Lori Bailey (pictured) was born and raised in a family whose bread and butter was insurance — her father owned a small property & casualty agency in Peterborough, New Hampshire, and her mother helped run the business. When she graduated from Dickinson College with a degree in economics, she knew that she wanted to follow in the footsteps of her parents.
Bailey eventually managed to land an underwriter position at AIG, at which she stayed for many years and worked her way up to higher roles, becoming the firm’s vice president. She also held an executive role at Marsh for around three years, before returning to AIG. In 2009, she jumped aboard Zurich Insurance, becoming the company’s global head of special lines.
After several years, Bailey assumed the role of global head of cyber risk for commercial insurance. With her expertise in various aspects of financial lines and cyber liability, she has been a source of industry insight through panels, forums, and blogs.
Insurance Business reached out to Bailey to get to know her insights on the biggest challenges the cyber insurance industry is facing. In this interview, she shares how the rapid advancement of technology is paving the way for cyber risks to evolve. Bailey also gives her thoughts on how women can break through the glass ceiling.
Tell us briefly about your company and its role in the insurance industry. What makes it different from other companies in the same space?
As a company, Zurich is a leading global insurer with over 53,000 employees and products and services in 210 countries. But what makes Zurich really unique is its core values of integrity, innovation and teamwork, and how these values are integrated as part of our corporate culture. Zurich also has a strong commitment to its people to inspire confidence and help them reach their full potential – something which I have been fortunate to experience during my tenure with the company.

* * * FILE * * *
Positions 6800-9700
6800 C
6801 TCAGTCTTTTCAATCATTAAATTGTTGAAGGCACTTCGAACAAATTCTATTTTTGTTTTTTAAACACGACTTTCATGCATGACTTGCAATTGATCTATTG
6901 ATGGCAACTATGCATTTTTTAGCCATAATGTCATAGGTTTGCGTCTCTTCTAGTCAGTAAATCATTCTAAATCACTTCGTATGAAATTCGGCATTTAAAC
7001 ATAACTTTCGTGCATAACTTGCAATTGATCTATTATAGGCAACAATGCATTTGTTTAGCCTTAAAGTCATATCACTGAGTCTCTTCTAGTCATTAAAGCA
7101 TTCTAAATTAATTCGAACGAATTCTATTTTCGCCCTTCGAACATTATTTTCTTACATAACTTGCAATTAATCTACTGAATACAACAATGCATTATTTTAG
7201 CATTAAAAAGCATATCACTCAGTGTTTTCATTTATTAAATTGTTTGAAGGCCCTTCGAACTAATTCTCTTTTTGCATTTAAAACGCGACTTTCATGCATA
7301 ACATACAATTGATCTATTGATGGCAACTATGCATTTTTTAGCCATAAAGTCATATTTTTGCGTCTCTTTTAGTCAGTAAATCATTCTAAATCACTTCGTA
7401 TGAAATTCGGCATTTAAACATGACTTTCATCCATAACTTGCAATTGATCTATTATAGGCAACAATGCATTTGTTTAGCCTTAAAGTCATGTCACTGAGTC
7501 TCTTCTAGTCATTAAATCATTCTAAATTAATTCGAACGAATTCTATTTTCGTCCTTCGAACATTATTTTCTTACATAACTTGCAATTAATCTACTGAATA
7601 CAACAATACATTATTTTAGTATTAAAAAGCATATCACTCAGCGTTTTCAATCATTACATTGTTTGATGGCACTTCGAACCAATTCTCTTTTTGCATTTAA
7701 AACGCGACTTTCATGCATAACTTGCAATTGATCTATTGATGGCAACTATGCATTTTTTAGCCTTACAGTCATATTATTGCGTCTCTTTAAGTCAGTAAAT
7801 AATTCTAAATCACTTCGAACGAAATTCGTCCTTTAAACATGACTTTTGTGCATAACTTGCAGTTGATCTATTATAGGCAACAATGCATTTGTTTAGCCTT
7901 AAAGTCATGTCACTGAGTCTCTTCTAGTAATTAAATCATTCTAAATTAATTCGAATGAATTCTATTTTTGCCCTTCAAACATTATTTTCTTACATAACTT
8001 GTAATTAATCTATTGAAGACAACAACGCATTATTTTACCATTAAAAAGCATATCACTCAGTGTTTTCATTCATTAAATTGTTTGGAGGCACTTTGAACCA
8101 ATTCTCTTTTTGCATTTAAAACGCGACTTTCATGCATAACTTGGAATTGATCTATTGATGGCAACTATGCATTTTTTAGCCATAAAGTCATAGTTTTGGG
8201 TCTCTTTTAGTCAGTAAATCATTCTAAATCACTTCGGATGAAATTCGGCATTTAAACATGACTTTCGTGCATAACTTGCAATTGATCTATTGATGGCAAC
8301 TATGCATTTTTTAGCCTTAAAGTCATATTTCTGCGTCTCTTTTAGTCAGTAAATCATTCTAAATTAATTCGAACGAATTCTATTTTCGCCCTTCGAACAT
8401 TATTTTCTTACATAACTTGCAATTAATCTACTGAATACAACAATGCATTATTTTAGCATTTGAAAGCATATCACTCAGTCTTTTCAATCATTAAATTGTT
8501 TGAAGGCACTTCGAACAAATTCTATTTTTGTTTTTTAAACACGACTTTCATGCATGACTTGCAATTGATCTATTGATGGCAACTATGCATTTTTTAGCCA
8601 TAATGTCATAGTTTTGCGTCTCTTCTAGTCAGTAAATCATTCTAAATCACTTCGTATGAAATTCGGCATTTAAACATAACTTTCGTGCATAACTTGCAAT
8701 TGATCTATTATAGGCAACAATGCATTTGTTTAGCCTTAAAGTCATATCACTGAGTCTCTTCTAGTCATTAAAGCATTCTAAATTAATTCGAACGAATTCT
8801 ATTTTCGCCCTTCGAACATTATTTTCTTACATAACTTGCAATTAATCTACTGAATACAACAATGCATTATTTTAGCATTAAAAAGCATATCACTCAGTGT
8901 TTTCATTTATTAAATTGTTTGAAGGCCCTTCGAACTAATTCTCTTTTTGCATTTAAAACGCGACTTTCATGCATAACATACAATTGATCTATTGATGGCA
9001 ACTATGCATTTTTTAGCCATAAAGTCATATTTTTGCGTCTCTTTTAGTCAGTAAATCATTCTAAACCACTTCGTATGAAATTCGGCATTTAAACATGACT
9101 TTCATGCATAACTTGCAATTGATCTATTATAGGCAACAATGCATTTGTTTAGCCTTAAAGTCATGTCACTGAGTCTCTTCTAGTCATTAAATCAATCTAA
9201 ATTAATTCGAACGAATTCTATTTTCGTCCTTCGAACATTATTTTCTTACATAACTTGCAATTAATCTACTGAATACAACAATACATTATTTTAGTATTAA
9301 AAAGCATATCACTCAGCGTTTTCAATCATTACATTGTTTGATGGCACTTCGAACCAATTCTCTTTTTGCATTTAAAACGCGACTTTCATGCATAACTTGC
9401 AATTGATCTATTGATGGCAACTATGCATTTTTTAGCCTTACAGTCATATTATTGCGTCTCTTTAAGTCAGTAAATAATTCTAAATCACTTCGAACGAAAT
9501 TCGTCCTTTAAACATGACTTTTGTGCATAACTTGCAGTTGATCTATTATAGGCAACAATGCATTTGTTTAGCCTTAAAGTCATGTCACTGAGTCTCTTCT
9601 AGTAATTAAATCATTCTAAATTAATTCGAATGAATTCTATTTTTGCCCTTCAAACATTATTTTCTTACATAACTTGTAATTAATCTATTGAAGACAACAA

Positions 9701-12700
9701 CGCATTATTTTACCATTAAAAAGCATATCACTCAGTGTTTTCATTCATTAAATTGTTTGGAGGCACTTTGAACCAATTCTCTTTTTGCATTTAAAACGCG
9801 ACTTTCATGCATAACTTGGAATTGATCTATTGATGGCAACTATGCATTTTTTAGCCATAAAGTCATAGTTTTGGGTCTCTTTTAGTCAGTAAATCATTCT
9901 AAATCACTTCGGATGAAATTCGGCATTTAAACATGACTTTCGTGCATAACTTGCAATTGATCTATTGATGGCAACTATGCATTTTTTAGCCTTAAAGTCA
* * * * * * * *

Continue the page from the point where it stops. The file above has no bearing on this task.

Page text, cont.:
What do you think are the most challenging issues facing cyber insurance and the overall insurance industry today?
The cyber insurance industry has undergone a rapid pace of change just in the last few years. The underlying perils, scope of coverage, and even the underwriting methodologies have all advanced dramatically and will continue to do so over the next several years with advancements of technology and the interconnectedness of risk.
Unlike other segments of insurance where the past is often a predictor of the future, cyber presents unique challenges for the industry because the threats, exposures and risks are constantly evolving – thus requiring a great deal of flexibility and innovation on the part of the industry.
It also presents obstacles due to lack of consistent data which is necessary from a portfolio management standpoint. But this also creates opportunity and compels us to think about insurance in new and different ways than we had previously; and arguably makes this one of the most exciting areas of insurance today.
What are your hopes for the cyber insurance industry moving forward?